Friday, August 1, 2014

Regional Accent Reduction

There was a recent news item regarding the Oak Ridge National Laboratory in Oak Ridge, TN offering a Southern accent reduction class; this was canceled after numerous complainants found it to be offensive.  My first response was: How stupid and insensitive they were to offer such an offensive class.  And I got slightly pissed, besides.  (Sorry for the language.)  But, then, I wondered whether this was special negative treatment for Southern accents; or whether this kind of accent reduction treatment is given to other regional accents as well.

So I did a Google search.

I found that accent reduction classes were offered for reduction of Texas accents, New York accents, Boston accents, and several others in addition to Southern accents.  In general, some people in several different localities want to change how they sound.  It may be because they perceive their accents as burdened with certain lazy, media-supported stereotypes (i.e., the dumb Southerner, the brash, in-your-face New Yorker), or they see their accent as a handicap to career development.  In other words, accent reduction, for some, is part of a life or occupational strategy.

So is there a more desirable accent?  Apparently, it's a dialect called General American; most similar to a Midwestern accent.  Think of it as sounding like you're from Iowa, mid-state Illinois, or Nebraska.  Actually, this is what newscasters sound like.  One former newscaster, Linda Ellerbee, put it succinctly: "In television you're not supposed to sound like you're from anywhere."

I suspect that there are many who adopt a pattern of having a pattern more approximate to General American in occupational settings but switching to a back home accent or dialect when one returns to a familiar setting.  For example, the second person plural in the Southern dialect could be dropped when one hazards to go north of the Mason-Dixon line or west of Texas.  (Click on illustration to enlarge it.)  I had to learn not to sound Cajun and avoid New Orleans dialect terms.  

Okay, having been a little heavy about accents, I'll leave you with a joke about the Boston accent:

Researchers for the Massachusetts Turnpike Authority found over 200 dead crows near greater Boston recently, and there was concern that they may have died from Avian Flu. 

A Bird Pathologist examined the remains of all the crows, and, to everyone’s relief, confirmed the problem was definitely NOT Avian Flu. The cause of death appeared to be vehicular impacts. 

However, during the detailed analysis it was noted that varying colors of paints appeared on the bird’s beaks and claws. By analyzing these paint residues it was determined that 98% of the crows had been killed by impact with trucks, while only 2% were killed by an impact with a car. MTA then hired an Ornithological Behaviorist to determine if there was a cause for the disproportionate percentages of truck kills versus car kills. 

The Ornithological Behaviorist very quickly concluded the cause: when crows eat road kill, they always have a look-out crow in a nearby tree to warn of impending danger. They discovered that while all the lookout crows could shout “Cah”, not a single one could shout “Truck."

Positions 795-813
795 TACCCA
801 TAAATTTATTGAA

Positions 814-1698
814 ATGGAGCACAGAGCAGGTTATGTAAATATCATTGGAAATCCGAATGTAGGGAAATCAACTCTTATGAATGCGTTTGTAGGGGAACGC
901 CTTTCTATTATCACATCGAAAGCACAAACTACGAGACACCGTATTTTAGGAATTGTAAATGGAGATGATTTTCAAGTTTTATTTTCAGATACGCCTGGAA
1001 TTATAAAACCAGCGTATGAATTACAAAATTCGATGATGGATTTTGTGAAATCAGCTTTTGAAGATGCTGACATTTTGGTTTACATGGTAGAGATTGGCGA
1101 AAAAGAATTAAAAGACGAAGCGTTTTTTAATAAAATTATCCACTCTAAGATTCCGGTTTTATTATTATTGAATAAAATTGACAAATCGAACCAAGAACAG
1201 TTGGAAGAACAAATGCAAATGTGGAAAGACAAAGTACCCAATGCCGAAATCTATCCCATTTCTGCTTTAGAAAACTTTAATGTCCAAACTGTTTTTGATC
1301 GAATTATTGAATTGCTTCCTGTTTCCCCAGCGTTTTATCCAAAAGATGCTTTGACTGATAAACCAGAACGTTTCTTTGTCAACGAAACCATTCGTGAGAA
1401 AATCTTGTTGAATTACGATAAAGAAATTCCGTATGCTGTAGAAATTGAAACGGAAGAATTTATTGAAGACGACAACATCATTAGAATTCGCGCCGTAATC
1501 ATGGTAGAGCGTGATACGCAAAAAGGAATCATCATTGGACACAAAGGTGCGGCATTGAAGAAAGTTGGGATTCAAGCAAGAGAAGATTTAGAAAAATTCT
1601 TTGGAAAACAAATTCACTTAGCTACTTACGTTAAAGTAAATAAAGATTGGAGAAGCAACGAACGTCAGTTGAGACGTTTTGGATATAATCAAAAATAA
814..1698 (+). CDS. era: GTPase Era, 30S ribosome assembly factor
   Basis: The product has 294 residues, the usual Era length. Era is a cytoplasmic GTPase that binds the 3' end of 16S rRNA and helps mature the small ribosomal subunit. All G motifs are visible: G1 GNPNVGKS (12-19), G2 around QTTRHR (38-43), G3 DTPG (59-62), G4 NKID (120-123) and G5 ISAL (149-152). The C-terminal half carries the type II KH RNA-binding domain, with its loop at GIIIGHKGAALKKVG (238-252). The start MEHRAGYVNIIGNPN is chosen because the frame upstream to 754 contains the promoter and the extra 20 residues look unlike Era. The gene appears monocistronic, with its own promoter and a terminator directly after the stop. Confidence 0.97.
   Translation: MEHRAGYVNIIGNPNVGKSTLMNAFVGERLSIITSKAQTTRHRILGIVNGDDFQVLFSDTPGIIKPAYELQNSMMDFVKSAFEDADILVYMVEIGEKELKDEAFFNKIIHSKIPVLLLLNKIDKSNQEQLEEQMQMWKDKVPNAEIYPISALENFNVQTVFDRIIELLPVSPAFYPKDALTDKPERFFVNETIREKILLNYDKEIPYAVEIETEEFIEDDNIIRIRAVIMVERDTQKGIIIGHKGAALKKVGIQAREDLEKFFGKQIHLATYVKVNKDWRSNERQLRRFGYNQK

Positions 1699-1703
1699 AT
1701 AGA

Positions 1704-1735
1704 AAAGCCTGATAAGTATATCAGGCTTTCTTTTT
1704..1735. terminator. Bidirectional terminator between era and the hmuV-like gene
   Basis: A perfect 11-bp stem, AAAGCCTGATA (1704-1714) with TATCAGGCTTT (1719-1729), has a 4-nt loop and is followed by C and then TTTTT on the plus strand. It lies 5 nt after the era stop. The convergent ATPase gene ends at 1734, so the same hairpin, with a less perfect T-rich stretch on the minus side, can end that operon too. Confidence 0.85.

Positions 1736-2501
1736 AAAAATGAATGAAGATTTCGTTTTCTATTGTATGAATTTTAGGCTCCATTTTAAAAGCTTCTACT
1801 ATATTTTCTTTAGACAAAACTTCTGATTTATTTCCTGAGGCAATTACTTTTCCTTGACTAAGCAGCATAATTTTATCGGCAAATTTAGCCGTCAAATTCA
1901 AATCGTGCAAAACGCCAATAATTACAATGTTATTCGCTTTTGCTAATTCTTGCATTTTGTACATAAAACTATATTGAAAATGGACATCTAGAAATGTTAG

Bijoux said...

I always thought I had the no accent thing going on and that all of us here sound like they do on TV. When my oldest went to college, 60 miles away, everyone told her she had an accent!

Linda Kay said...

That is hillarious, ya'll! Coming from the General American territory in central Illinois, I get really tickled at the Texas accents, but also the pronunciations of things that are familiar. For example, the Pedernales River to the locals is the Perdenales River. Also, in Illinois there is Chicago, which also has an accent of its own. Thanks for the chuckle

Mike said...

I've never heard the term 'general American' before. But I remember broadcasters being taught to speak 'non-regional'. And although there is a band of general American speakers that start around DC and head west to mid Missouri, each area still has it's own regionalisms.

And after the crows would get hit they did manage to say something like truck.

TexWisGirl said...

i know anyone in broadcasting pretty much has to go thru accent reduction. except maybe radio folk. :)

Elvis Wearing a Bra on His Head said...

Accent reduction helps in occupations where coming into contact with people from other regions.

Big Sky Heidi said...

I sound like I'm from Middle Tennessee, and it's hard to change. And what's the point?

Cloudia said...

Truck! Truck!

You ought hear Hawaii pidgin

ALOHA from Honolulu
=^..^= . <3 . >< } } (°>

eViL pOp TaRt said...

Hawaiian pidgin is really neat, Cloudia!

Bilbo said...

This isn't just an American thing. I learned pure High German in school, then started to pick up regional dialects when I was living in Germany. Agnes was always on my case to not fall into the Berlin dialect (especially) or the Hessian dialect because she thought it would make me sound dumb. I told her I can sound dumb regardless of dialect.